Economy in free fall
as Russian leader’s
President Vladimir Putin is trashed by global money managers as Russians applaud.
As the Russian economy was slammed on global financial markets, the man at the center of the storm had a big smile on his face.
The Moscow Times reported Tuesday that Russians had just named President Vladimir Putin the ‘politician of the year’ for the 15th consecutive time.
As investors ran for the exits and the currency collapsed, a whiff of panic swept financial markets from east to west after the failure of a dramatic, midnight attempt by the Russian central bank to stem the flood with a massive interest rate hike.
The irony is rich. As his political popularity at home reaches new heights, Putin is getting trashed by money managers everywhere.
Just five months ago it seemed like Putin was riding the tiger of ever-higher oil prices and expanding territorial ambitions, as we reported in Russia has global economy over a barrel.
What a difference a 50 percent drop in the price of a barrel of black gold can make.
Speaking on the BBC World News on Tuesday evening, Sir Andrew Wood, the UK ambassador to Russia from 1995 to 2000, summed up the day’s events succinctly.
The Moscow Times story on Putin winning the ‘politician of the year’ title.
“This is a political crisis as much as it’s an economic crisis. Russia has overreached itself considerably in Ukraine … Putin has ramped up defense expenditure … and the Russian economy has been suffering for a long time from lack of investment and its overdependence on the price of oil.”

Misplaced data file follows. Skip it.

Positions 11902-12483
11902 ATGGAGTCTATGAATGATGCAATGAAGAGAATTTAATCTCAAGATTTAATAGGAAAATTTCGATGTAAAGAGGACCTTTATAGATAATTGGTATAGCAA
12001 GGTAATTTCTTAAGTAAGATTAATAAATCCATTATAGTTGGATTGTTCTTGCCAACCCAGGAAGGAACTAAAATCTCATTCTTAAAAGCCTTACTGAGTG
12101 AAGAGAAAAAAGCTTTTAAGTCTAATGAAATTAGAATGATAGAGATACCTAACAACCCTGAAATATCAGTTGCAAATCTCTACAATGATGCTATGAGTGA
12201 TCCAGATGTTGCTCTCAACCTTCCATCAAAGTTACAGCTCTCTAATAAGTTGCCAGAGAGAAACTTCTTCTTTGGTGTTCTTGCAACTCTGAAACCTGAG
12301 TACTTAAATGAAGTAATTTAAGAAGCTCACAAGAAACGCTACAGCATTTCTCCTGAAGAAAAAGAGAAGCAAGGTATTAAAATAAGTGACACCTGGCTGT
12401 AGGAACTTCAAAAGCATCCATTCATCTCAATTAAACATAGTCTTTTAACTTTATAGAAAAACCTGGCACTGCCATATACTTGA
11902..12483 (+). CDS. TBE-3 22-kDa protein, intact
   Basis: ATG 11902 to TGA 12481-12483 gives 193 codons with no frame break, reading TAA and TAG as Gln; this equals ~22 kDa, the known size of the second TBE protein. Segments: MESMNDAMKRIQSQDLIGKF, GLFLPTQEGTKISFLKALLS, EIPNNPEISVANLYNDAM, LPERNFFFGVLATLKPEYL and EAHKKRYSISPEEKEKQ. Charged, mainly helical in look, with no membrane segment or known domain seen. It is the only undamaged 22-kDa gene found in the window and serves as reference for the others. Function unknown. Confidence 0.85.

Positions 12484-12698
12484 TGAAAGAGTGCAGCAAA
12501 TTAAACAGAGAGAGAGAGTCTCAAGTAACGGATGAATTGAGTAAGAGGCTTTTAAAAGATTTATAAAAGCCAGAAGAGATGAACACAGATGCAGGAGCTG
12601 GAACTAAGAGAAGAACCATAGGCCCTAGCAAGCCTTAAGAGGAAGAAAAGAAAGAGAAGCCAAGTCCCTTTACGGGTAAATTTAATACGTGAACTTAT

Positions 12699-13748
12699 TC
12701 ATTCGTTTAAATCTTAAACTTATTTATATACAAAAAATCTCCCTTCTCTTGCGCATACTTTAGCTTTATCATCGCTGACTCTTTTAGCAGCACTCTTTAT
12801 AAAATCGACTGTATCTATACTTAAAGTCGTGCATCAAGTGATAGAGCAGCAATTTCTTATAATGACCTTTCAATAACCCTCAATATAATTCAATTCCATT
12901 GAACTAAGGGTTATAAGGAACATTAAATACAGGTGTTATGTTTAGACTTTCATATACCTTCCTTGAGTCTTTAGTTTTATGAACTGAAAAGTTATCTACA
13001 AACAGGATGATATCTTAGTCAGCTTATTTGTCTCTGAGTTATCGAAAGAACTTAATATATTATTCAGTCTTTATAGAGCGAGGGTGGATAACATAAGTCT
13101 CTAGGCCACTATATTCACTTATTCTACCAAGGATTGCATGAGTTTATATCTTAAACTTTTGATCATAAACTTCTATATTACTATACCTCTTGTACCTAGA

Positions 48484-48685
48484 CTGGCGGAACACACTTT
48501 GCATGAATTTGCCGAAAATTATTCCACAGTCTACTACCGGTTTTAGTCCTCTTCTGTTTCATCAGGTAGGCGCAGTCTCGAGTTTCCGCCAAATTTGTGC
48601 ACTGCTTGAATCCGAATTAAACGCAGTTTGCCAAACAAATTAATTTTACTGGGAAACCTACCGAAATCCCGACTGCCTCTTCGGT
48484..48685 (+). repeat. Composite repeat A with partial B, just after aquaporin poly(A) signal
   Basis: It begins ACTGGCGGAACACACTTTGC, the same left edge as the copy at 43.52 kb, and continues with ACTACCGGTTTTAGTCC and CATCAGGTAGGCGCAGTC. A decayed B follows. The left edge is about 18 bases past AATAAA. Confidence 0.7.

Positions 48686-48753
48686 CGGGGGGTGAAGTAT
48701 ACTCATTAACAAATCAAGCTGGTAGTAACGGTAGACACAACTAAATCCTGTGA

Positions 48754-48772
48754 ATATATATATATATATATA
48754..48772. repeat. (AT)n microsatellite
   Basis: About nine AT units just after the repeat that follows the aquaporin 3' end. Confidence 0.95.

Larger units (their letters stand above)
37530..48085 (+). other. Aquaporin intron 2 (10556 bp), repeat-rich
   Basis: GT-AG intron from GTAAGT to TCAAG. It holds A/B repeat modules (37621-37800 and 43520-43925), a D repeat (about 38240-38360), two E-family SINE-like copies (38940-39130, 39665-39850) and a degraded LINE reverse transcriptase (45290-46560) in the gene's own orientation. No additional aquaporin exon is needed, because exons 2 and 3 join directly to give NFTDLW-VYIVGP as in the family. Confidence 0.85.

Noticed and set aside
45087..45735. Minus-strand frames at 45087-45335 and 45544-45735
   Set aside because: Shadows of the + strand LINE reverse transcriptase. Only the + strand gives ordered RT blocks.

Reporting from Moscow, Steve Rosenberg said: “Only a few days ago, the Russian government told the people not to get hysterical over the falling ruble, to be patient. Ever since, it has been falling and falling.
“The Russian economy is being squeezed by falling oil prices and by western sanctions and that’s putting pressure on the president.”
Commentator Vladimir Pozner, put it this way on the BBC: “If there’s a real economic catastrophe, it will be blamed on [Putin] and he will fall from hero to zero.”
Meanwhile, the picture from Moscow was strikingly at odds with the global view. Among the top stories at the Moscow Times on Tuesday, was Putin Crowned ‘Politician of the Year’
“Russians have named President Vladimir Putin politician of the year for the 15th year running, a poll revealed Tuesday,” the paper reported.
“The survey, conducted by state-run pollster the Public Opinion Foundation, found that 68 percent of Russians chose to name the president as their “Person of the Year” in politics.”
The disconnect is glaring, but the explanation not difficult to discover. It was reported on the BBC and buried a little further inside the Moscow Times in the story Russian State Media Downplays Extent of Ruble Crisis
“While the ruble collapsed 10 percent on Monday, making headlines around the world, some Russians may have been unaware of the recent intensification of their currency’s woes,” the report said.
“A prime-time news bulletin broadcast by state-owned Channel One at 9 p.m. on Monday only featured a short segment on the currency drop — the fifth item on the news program — after reports about the terrorist attack in Australia, the killing of a terrorist suspect by law enforcement authorities in Russia and two announcements by President Vladimir Putin on military parades and construction targets.”
With an iron grip on the media, Putin can for a time control the perception of the fallout from the economic meltdown at home. But it is temporary, at best.
As the financial crisis spreads to the real economy, it will become impossible to conceal from Russians confronted with spiraling prices, government cutbacks and a worthless currency.
Putin’s popularity will plummet, along with the price of a barrel of oil and the implosion of the Russian economy.
FEEDBACK: Contact site admin directly